Read more from Tahlequah News Press.

Parole division

Gov. Mary Fallin will not support State Question 762, which would take the state’s chief executive officer out of the loop in connection with parole cases involving nonviolent offenders. The governor initially endorsed the measure, but withdrew her support after a controversy erupted between the state Pardon and Parole Board and the Oklahoma District Attorneys Association (ODAA). Fallin is at odds on the issue with Speaker of the House Kris Steele, a fellow Republican. Steele has been passionate in his support of SQ 762, claiming that its passage would create a more effective criminal justice system.

Read more from the Oklahoma Gazette.

See also: Politics trumps good public policy again from Urban Tulsa Weekly

Oklahoma looks for ways to keep mentally ill ex-offenders out of prison

Shawna Gordon isn’t alone in worrying what will happen on that day in the future when she ventures beyond the familiar barbed wire that circumscribes her existence now. “To think, one day they’re going to come in and say, ‘Pack your stuff,’ I don’t know how I’m going to react,” says Gordon. A heavily tattooed 42-year-old woman with bristly red hair and self-inflicted cuts up and down her arms, she is one of the participants in a unique release program in Oklahoma for inmates with a history of mental illness.

Read more from Kaiser Health News.

Remember to vote

On November 6, 2012, Oklahoma voters will not only vote for a presidential candidate, but we will also decide six state questions to possibly amend the State Constitution. Amending the State Constitution should not be taken lightly and I urge you to know and understand each question before you go vote. The Oklahoma Policy Institute,, is a great place to go and gather good information on all six state questions. OK Policy is a non-profit organization that provides information, analysis and ideas on state policy issues. I have found it to be a very good unbiased organization that provides good information to help explain the issues and their impact to the public.

Read more from Woodward News.

See also: 2012 State Questions – Summary and Analysis from Oklahoma Policy Institute

EPA hearing focuses on whether state Ag Department should have regulatory role

A public hearing is set for Thursday as part of the state Agriculture Department’s efforts to assume the EPA’s role in permitting concentrated animal feeding operations and other agricultural activities. Oklahoma would be the only state in the U.S. Environmental Protection Agency’s Region 6 and possibly in the nation to have an agricultural agency – the Oklahoma Department of Agriculture, Food and Forestry – take over the regulatory role if its application to administer a National Pollutant Discharge Elimination System program is approved. Gov. Mary Fallin is seeking approval of a state Agricultural Pollutant Discharge Elimination System under the Clean Water Act of 1972.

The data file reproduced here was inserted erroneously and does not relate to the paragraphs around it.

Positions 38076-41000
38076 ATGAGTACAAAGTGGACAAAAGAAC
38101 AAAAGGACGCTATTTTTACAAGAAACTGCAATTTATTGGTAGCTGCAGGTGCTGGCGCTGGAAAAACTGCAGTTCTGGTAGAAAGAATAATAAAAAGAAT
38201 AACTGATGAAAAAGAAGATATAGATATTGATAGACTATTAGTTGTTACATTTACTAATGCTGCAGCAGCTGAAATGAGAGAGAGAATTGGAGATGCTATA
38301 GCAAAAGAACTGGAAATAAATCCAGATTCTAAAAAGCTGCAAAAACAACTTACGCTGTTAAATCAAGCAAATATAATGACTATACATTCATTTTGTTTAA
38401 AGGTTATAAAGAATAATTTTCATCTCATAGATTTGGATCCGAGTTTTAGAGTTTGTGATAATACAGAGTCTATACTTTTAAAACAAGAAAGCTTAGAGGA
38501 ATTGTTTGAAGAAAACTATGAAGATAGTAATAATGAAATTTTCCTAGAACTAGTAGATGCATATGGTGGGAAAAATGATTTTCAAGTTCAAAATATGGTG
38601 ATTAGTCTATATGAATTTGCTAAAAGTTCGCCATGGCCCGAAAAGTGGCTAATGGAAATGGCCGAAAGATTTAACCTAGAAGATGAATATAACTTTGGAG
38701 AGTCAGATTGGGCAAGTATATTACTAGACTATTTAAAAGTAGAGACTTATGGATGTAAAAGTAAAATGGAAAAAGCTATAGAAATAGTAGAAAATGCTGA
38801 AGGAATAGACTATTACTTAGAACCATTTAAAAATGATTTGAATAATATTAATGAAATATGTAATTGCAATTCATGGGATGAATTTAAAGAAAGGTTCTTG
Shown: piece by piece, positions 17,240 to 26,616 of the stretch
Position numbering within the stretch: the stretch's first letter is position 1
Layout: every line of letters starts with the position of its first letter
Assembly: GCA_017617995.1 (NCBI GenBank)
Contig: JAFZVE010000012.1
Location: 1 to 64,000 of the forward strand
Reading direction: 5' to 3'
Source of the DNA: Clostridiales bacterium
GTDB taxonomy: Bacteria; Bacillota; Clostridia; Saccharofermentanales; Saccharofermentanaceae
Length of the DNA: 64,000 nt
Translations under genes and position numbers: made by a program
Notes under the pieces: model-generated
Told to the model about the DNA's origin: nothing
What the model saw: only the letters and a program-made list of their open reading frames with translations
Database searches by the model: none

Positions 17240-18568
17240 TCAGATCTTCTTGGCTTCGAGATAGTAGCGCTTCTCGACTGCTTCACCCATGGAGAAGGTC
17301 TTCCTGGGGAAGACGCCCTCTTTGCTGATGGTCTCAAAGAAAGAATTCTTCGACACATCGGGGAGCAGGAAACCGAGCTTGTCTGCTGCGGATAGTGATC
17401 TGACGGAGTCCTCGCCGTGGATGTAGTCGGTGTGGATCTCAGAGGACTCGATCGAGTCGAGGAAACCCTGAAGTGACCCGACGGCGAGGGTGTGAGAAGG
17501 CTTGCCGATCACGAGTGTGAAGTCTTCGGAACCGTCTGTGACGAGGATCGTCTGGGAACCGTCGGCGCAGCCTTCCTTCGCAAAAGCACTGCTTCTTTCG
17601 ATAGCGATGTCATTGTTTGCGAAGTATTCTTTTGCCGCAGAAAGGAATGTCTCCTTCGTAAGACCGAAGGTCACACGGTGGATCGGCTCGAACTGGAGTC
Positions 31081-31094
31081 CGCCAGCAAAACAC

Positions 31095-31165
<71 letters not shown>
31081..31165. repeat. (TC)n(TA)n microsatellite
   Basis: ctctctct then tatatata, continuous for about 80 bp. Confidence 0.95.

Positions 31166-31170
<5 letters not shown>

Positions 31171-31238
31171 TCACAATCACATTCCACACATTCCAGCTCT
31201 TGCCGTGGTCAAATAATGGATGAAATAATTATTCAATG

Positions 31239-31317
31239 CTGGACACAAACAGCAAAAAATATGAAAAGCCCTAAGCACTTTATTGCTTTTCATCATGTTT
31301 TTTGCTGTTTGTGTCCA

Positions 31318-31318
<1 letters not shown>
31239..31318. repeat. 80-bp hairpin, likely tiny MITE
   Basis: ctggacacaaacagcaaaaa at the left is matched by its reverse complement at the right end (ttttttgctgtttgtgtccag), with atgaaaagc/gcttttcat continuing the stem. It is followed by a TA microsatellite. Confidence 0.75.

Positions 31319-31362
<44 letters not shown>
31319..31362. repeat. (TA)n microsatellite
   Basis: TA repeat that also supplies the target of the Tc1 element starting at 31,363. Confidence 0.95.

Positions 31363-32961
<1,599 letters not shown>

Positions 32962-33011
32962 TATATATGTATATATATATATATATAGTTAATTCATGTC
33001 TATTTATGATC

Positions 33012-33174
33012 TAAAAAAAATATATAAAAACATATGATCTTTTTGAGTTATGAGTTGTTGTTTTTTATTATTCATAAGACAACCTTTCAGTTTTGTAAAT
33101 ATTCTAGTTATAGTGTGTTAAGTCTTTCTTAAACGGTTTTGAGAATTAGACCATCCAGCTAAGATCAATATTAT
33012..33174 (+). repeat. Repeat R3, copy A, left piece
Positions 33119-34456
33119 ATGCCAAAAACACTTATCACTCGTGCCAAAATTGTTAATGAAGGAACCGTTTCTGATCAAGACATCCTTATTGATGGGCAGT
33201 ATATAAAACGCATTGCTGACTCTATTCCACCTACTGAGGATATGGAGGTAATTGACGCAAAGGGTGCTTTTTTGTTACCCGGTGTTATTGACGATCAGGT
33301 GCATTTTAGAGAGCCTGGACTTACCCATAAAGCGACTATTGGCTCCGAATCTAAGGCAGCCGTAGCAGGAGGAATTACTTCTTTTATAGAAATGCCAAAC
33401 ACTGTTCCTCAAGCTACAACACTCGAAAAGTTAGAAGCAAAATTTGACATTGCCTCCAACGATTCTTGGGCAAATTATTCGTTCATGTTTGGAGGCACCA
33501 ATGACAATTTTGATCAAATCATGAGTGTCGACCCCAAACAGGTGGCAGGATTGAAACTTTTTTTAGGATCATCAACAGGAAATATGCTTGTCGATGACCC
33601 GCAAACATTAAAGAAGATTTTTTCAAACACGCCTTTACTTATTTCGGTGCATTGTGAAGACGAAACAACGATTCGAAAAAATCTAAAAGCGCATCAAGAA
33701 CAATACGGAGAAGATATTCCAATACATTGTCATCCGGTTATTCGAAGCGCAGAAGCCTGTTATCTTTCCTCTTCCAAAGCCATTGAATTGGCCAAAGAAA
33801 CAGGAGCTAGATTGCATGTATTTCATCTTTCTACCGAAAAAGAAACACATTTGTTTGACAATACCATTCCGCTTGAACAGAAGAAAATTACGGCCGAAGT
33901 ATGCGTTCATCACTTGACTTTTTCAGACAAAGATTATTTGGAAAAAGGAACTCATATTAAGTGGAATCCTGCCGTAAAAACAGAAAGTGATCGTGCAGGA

Read more from the Tulsa World.

See also: Animal waste water foes boil over from the Muskogee Phoenix

Quote of the Day

The new front-line mental health workers are law enforcement officers and the new psychiatric hospitals are the prisons and the jails. It’s wrong, it’s just plain wrong.

Robert Powitsky, chief mental officer of the Oklahoma Department of Corrections

Number of the Day

$79 million

Amount awarded in October by the Oklahoma Department of Transportation for maintenance and improvements of highways, interstates, and roads in 24 counties

Source: Oklahoma Department of Transportation

See previous Numbers of the Day here.

Policy Note

The myth of the exploding safety net

A new Congressional Research Service (CRS) report shows that federal spending on low-income programs has risen significantly in recent years. Does this mean that safety net programs are growing out of control and are a major cause of the nation’s long-term budget problems, as some have suggested? No. As we explained in May, virtually all of the recent growth in spending for means-tested programs is due to the recession and rising costs throughout the U.S. health care system, which affect costs for private-sector care at least as much as for Medicaid and other government health programs. The Congressional Budget Office (CBO) projects that federal spending on means-tested programs other than health care will fall substantially as a percent of gross domestic product (GDP) as the economy recovers — and fall below its 1972-2011 average.

Read more from the Center on Budget and Policy Priorities.

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Gene Perry worked for OK Policy from 2011 to 2019. He is a native Oklahoman and a citizen of the Cherokee Nation. He graduated from the University of Oklahoma with a B.A. in history and an M.A. in journalism.